Arch Street Friends Meeting House
320 Arch St., 215/627-2667
HOURS: Mon.–Sat. 10 a.m.–4 p.m., with meetings for worship
Wed. 7 p.m. and Sun. 10:30 a.m.
COST: $2 donation suggested
Arch Street Friends Meeting House, the oldest and largest Quaker meeting house in the world, fittingly occupies a piece of land donated by Quaker founder William Penn. In 1793, Penn donated the site to the Religious Society of Friends to be used as a Quaker burial ground. The large wall surrounding it was installed to keep cats and dogs out of the graves.
The building was constructed in 1804 by architect Owen Biddle at a slight elevation above the ground level to accommodate layers of graves beneath. The modest, symmetrical brick structure reflects the early Quaker values of simplicity.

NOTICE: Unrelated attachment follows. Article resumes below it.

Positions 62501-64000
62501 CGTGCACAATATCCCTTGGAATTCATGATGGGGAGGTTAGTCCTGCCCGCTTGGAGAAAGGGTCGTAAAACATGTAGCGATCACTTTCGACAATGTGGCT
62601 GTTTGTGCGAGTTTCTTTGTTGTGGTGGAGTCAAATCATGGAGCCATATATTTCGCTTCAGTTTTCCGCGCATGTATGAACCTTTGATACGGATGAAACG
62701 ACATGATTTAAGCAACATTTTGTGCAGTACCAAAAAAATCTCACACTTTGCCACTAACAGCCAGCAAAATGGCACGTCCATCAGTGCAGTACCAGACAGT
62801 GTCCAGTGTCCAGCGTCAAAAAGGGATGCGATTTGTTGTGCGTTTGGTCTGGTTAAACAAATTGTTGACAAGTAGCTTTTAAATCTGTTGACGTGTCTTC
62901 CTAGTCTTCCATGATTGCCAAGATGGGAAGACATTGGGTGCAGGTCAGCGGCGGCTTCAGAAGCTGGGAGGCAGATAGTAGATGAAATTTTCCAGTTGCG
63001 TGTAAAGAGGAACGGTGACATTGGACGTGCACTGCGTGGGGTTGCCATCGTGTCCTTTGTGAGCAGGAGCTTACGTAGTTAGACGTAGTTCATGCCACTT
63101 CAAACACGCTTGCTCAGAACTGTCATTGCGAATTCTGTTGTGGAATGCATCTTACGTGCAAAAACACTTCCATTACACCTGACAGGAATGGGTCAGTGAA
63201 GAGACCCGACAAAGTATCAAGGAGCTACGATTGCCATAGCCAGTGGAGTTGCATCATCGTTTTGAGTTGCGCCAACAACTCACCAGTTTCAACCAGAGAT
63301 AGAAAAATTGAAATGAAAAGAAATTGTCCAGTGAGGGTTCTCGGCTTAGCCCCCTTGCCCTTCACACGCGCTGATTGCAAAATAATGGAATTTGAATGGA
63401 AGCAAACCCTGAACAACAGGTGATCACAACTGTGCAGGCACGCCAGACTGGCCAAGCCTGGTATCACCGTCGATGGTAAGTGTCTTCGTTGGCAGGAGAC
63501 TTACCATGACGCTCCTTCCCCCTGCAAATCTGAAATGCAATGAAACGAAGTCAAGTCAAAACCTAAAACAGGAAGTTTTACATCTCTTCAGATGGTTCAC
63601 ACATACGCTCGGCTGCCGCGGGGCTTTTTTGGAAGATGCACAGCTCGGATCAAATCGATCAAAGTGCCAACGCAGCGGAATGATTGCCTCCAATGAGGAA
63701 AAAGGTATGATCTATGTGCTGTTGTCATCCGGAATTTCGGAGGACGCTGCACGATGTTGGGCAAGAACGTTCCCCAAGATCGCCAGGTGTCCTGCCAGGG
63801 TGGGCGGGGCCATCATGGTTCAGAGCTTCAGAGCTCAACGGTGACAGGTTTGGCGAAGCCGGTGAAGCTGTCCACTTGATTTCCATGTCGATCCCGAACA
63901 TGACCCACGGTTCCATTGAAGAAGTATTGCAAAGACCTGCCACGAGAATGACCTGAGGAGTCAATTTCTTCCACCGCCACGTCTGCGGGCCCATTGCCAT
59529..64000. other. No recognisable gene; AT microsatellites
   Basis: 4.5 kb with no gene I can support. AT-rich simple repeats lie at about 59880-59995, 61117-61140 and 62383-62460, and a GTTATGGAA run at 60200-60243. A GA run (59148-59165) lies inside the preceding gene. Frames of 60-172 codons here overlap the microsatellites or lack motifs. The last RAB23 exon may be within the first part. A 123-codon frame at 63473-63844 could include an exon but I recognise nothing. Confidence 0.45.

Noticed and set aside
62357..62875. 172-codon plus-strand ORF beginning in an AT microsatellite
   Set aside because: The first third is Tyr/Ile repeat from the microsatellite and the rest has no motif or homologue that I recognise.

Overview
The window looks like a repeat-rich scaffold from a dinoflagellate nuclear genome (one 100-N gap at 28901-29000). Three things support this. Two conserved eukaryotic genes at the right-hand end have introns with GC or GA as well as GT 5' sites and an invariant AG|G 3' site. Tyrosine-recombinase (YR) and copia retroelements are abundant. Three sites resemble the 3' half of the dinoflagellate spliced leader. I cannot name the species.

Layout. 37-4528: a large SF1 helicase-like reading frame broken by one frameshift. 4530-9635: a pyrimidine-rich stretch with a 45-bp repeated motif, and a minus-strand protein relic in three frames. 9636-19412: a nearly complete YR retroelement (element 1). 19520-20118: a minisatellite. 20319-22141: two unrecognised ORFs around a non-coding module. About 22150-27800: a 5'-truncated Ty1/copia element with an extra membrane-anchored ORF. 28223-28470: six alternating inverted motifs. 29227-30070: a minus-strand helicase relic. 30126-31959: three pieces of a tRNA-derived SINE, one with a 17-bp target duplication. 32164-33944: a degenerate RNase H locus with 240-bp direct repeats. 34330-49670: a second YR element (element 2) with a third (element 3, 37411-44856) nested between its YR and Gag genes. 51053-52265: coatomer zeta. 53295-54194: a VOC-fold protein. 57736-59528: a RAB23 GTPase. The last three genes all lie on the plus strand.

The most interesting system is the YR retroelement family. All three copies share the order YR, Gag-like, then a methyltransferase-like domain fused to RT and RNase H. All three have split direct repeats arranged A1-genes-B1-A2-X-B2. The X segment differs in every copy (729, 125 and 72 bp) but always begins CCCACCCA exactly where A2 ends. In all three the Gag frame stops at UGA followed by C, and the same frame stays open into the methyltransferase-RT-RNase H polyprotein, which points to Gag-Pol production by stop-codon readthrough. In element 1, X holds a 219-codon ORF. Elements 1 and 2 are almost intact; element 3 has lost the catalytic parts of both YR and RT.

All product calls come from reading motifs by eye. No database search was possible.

There are three distinct sections inside. The East Wing is probably the most interesting to visitors, with its dioramas depicting the major events in the life of William Penn, and the “Drinker Dollhouse,” a reproduction of the 18th-century home of a Philadelphia Quaker, Elizabeth Drinker.
The West Wing was used for women-only meetings, some of which were attended by famous abolitionist Lucretia Mott. Today, men and women attend worship together in the Center section.
Meetings are open to the public and last 45 minutes to an hour. Don’t expect a sermon; meetings are not led by anyone and they are generally silent, unless the spirit moves someone to speak.
© Karrie Gavin from Moon Philadelphia, 1st Edition